The Three AM Rant: Flour Sifters and Fitted Sheets

You know you are getting old when things that you took for granted as part of your daily life start being ignored or forgotten. It is a bit like going into a museum and seeing things you have and use at home being displayed as curiosities.

Flour Sifters

One of the Facebook sites that come up in my feed sometimes has photos of everyday items and asks readers to share if they know what it is? Often I wonder why they are even asking.

Take flour sifters. I use a flour sifter, my mum used one, my grandma used a sieve which is more or less the same thing but not as convenient.

At the Op Shop, I was told that “people don’t use them now.” Funny because whenever we have one for sale it goes pretty quickly. I’m puzzled though about why people don’t use them. Everyone is so into cooking these days. I mean people want to make elaborate and fancy looking meals like the ones they see on Master Chef but they don’t take the time to sift flour? That doesn’t make sense. If I bake, I sift.

My old flour sifter is still in use.

In fact, it seems that flour sifters are still being made and sold. I even found a comparison of the best ones on the market. So I don’t know who decided that they were old hat.

http://www.foodsharkmarfa.com/best-flour-sifters/

https://www.thekitchn.com/is-sifting-flour-for-baked-goods-really-necessary-213894

Fitted sheets

A lot of people who come to our Op Shop looking for bed linen tell me that they don’t want flat sheets, only the fitted ones. It seems that a lot of people don’t use a top sheet anymore just the doona. You can even buy sheet sets that are just a fitted sheet and doona cover.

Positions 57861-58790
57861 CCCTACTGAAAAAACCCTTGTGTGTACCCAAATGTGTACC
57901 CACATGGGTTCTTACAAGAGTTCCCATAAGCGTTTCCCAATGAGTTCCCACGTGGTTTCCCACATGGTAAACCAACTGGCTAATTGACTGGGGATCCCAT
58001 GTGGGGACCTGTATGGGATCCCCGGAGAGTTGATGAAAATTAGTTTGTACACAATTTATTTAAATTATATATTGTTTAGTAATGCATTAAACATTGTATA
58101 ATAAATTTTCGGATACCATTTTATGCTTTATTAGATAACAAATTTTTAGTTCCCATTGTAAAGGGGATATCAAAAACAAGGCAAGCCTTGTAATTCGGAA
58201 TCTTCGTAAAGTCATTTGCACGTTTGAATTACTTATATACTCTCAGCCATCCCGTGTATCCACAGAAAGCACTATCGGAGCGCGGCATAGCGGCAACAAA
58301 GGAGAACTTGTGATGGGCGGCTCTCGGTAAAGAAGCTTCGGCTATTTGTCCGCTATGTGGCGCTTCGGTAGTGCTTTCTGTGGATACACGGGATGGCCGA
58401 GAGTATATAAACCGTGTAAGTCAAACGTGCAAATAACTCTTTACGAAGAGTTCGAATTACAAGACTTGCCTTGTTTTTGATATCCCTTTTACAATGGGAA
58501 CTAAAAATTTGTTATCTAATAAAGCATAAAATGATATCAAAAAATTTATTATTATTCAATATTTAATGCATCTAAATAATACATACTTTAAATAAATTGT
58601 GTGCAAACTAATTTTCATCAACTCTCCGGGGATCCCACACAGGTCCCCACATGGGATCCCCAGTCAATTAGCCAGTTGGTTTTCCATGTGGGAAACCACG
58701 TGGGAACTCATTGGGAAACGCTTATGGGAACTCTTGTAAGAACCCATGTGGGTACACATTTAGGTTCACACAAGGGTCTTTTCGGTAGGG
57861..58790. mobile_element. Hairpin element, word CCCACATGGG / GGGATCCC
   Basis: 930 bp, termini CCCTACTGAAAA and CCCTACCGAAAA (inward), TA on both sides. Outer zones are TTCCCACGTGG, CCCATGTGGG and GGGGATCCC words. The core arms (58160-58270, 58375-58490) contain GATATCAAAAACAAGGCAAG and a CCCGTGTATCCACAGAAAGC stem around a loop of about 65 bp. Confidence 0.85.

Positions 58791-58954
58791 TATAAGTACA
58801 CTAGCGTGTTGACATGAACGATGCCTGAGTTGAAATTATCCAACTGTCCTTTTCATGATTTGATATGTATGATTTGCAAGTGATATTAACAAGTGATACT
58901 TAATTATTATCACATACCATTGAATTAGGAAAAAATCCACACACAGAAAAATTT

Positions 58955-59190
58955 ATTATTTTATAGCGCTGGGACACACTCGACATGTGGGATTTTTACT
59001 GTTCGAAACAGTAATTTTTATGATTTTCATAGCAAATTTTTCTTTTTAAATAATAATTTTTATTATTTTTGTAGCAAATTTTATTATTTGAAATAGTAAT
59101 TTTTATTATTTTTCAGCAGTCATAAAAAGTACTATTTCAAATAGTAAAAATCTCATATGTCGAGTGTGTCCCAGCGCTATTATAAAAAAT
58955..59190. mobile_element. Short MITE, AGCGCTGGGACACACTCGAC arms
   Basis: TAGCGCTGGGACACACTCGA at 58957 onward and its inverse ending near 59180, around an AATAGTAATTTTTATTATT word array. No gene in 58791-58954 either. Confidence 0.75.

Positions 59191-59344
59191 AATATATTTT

Well personally I don’t care for the idea but even if I did, that’s no reason to consign flat sheets to the rubbish bin.

Fitted sheets are great, don’t get me wrong. I use them myself but with a flat sheet as a top cover. I like to be tucked in.

When you buy a fitted sheet you have to make sure you have the right wall size. If you have one of those pillow top mattresses a 30cm sidewall won’t stretch over it. I’ve had 40cm ones that I struggled to fit on our king-sized bed. There were a couple of pairs of sheets we had that I could stretch over the bed by being patient but David could never do it and would just throw them on the floor and use some mismatched sheet. I like things to match so that always irritated me. I used to put those sheets at the bottom of the stack of linen in the cupboard if I was going away so that he would not need to use them. Not only that, fitted sheets are a pain in the neck to fold up neatly. I’ve read numerous tips on how to do it and I can do it but spending ten minutes folding a sheet does not rate highly on my enjoyment of life scale.

It’s hard to fold fitted sheets neatly.

You can actually use flat sheets as bottom sheets. You just have to tuck them in. I had to remind a younger friend of this not long ago when she didn’t have spare fitted sheets. What do you suppose people did before fitted sheets were invented? By the way, they were invented in 1959 but I don’t recall seeing one before the 1970s.

If you buy a sheet set with a flat sheet included and you are one of those doonas only people you have actually bought two changes of bed linen. Had you thought of that?

Did people actually forget you can do that or doesn’t anyone know how to make a hospital corner?

Here are some comments about the debate.

https://www.realsimple.com/home-organizing/bedding-debate-top-sheet

https://www.inverse.com/article/42949-top-sheets-millennials-bedding-duvet-cover.

Time to wash the sheets.